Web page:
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Northwest Philly residents peruse ‘Philadelphia 2035’ development recommendations

 At a previous Philadelphia 2035 session,  Octavia Howell of the Philadelphia City Planning Commission recorded residents' input on the Lower Northwest District Plan. (Matthew Grady/WHYY)

At a previous Philadelphia 2035 session, Octavia Howell of the Philadelphia City Planning Commission recorded residents' input on the Lower Northwest District Plan. (Matthew Grady/WHYY)

Philadelphia City Planning Commission officials previewed  their Lower Northwest Development Plan recommendations during a public meeting at the Riverfront Club of Manayunk Brewery on Thursday night.

The meeting, third in a series of “Philadelphia 2035” initiative sessions, marked the end of the Lower Northwest Planning District planning-process’ public phase.

The PCPC will now use the recommendations to create a draft of the development plan, which will be released next month.

The draft release marks the opening of a 30-day public-comment period prior to the formal presentation of the plan to the full planning commission in December.

The meeting

PCPC representatives set up four stations each addressed a particular aspect of the commission’s vision for the Lower Northwest.

Those visual aids centered on focus areas, priority recommendations, zoning changes and neighborhood commercial and conservation overlays.

In addition to fielding questions, PCPC representatives encouraged attendees to leave comments at each station.

Matt Wysong, Northwest community planner for PCPC, spoke to the overarching intention that has so far guided the planning process.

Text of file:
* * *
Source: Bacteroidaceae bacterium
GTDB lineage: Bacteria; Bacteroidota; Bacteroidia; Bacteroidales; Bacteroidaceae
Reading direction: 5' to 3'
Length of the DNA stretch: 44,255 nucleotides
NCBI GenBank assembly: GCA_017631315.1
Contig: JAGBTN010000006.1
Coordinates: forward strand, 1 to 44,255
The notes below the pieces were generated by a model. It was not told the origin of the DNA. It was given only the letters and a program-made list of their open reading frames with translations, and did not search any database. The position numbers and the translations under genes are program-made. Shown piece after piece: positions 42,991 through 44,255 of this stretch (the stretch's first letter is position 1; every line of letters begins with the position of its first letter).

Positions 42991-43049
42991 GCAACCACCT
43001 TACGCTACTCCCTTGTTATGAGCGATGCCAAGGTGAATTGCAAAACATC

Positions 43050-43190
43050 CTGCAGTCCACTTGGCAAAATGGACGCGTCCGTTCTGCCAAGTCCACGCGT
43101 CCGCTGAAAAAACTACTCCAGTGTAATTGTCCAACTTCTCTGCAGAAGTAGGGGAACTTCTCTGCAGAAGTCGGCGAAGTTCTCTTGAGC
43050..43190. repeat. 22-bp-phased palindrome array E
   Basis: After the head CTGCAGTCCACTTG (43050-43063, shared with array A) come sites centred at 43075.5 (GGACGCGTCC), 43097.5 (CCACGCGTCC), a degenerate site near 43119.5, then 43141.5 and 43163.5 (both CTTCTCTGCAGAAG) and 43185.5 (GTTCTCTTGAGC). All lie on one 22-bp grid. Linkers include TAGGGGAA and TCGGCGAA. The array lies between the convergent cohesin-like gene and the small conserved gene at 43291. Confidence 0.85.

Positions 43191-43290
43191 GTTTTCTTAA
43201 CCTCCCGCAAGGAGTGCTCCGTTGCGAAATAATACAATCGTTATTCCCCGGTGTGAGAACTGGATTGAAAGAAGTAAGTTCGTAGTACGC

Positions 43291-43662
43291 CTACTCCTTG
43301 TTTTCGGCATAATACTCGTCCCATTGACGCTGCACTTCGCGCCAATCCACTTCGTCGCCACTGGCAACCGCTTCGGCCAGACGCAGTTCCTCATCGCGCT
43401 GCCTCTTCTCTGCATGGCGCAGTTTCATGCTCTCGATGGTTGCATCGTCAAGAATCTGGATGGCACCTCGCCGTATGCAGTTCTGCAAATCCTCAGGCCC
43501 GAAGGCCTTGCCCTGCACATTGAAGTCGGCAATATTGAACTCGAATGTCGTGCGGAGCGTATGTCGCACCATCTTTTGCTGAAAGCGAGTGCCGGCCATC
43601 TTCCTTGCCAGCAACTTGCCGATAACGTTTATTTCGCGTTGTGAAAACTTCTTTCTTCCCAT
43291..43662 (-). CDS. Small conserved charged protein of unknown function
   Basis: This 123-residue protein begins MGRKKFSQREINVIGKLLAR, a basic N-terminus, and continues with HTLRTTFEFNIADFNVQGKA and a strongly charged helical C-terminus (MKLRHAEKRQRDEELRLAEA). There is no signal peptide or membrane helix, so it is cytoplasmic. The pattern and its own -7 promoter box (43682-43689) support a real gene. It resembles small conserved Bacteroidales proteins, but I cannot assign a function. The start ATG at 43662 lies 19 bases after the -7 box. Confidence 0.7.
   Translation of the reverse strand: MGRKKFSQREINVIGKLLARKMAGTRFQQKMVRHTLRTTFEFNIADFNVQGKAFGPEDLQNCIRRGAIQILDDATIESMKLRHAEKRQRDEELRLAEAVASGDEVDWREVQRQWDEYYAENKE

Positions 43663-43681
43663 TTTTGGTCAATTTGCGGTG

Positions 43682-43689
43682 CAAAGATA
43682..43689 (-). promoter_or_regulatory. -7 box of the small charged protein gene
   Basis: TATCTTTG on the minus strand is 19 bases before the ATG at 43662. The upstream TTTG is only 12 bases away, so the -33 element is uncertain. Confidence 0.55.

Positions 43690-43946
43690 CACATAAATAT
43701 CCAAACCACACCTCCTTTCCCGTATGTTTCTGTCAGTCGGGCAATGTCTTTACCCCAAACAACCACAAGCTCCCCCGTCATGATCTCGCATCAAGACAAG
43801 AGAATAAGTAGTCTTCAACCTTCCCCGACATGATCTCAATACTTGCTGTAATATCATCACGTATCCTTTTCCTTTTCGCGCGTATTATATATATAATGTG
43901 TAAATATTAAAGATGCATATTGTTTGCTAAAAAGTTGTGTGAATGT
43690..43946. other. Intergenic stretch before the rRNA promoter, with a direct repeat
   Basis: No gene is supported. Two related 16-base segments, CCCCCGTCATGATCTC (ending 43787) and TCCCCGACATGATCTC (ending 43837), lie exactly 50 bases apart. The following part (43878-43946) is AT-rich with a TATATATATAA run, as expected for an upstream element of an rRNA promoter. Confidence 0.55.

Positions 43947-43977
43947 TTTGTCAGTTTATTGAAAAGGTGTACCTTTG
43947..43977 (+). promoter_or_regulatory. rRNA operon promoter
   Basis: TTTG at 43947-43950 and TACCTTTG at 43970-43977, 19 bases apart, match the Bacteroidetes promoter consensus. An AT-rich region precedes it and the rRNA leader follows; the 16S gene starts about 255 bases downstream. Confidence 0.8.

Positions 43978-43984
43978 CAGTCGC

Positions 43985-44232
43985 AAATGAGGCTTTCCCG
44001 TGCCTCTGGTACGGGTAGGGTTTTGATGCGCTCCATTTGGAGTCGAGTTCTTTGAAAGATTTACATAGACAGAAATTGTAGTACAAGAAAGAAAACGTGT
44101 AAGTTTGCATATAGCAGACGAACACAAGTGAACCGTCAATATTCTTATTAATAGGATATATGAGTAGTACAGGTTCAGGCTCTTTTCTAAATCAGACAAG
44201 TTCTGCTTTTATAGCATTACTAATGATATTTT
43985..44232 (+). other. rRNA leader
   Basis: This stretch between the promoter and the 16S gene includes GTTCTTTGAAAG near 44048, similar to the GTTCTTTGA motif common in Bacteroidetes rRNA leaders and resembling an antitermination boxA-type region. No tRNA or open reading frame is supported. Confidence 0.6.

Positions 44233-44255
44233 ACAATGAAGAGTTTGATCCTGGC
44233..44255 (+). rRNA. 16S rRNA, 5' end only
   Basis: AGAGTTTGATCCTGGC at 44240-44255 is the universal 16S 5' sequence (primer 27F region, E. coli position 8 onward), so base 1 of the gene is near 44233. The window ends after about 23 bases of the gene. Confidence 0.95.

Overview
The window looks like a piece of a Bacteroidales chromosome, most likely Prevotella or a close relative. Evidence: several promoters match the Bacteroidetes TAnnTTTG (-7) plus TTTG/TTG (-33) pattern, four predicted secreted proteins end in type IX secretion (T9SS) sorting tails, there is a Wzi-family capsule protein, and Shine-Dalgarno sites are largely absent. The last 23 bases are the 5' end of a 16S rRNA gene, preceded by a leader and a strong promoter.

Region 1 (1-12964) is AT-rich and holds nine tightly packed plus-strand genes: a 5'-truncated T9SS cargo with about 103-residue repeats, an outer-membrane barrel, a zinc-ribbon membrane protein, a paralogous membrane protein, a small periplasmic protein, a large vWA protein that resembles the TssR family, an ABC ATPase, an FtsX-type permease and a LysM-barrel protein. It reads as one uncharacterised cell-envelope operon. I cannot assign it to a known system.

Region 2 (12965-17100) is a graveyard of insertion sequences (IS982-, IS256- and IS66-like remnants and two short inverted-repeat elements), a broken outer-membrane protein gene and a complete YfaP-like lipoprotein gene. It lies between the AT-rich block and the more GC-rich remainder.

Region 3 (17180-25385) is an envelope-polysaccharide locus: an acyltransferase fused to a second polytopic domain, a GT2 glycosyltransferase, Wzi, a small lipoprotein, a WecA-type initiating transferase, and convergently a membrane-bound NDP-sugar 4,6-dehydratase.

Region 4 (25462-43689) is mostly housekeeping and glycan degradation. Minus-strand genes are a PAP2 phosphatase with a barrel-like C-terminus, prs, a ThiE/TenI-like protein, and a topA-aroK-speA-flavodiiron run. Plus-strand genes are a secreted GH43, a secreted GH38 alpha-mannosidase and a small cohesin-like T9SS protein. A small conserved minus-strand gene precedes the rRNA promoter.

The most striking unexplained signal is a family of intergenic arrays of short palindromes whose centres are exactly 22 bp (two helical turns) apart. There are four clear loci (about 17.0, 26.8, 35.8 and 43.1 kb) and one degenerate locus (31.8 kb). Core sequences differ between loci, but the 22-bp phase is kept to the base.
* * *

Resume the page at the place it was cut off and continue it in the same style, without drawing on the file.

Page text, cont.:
“There is a lot of growth occurring in [the Lower Northwest] District, but as of now, it doesn’t necessarily have a plan to guide that growth,” he said, citing residents’ concerns ranging from traffic to overall neighborhood character and quality-of-life.

“People are moving to the area for its location, its small scale, its larger houses and green spaces, and the greater availability of parking, but also for the way that the neighborhoods have managed to retain certain qualities of city life, such as walkability and access to a variety of dining and entertainment options,” he continued.

A delicate balance

Summing up the initiative’s mission, Wysong noted attempts to address the concern that development in the neighborhoods could compromise quality of life “by changing existing zoning to prevent more development in single-family residential areas and redirect it to Ridge Avenue/Main Street along main transportation routes.”

He pointed to the East Falls Business District, comprising the storefronts along Ridge and Midvale aves. corridors as examples.

“The East Falls Business District has a vacancy rate of 30-35 percent,” he said. “One thing to do is bring more residential development to that area and, in the process, bring more people to those businesses. This can be accomplished by condensing future development in the Ridge/ Midvale area.”

A resident’s take

Sandy Sorlein is a Roxborough Neighborhood Conservation Overlay Volunteer Committee member who has lived in the neighborhood for 24 years. 

The committee has been working for two years, sometimes in collaboration with the PCPC, to create standards regulating property frontages in Central Roxborough in order to ensure that the neighborhood retains its walkable character.

Sorlein helped organize the committee after becoming concerned that the recently revised Philadelphia Zoning Code did not include certain regulations ensuring that pedestrian walkways would be adequately protected from new construction featuring garage-fronted residences.

“Every neighborhood in the city deserves to be protected, but we took it upon ourselves to draft our own regulations,” Sorlein said. “It’s great to see that this area continues to be neighborhood-oriented and that attention to these issues has emerged from residents themselves.”

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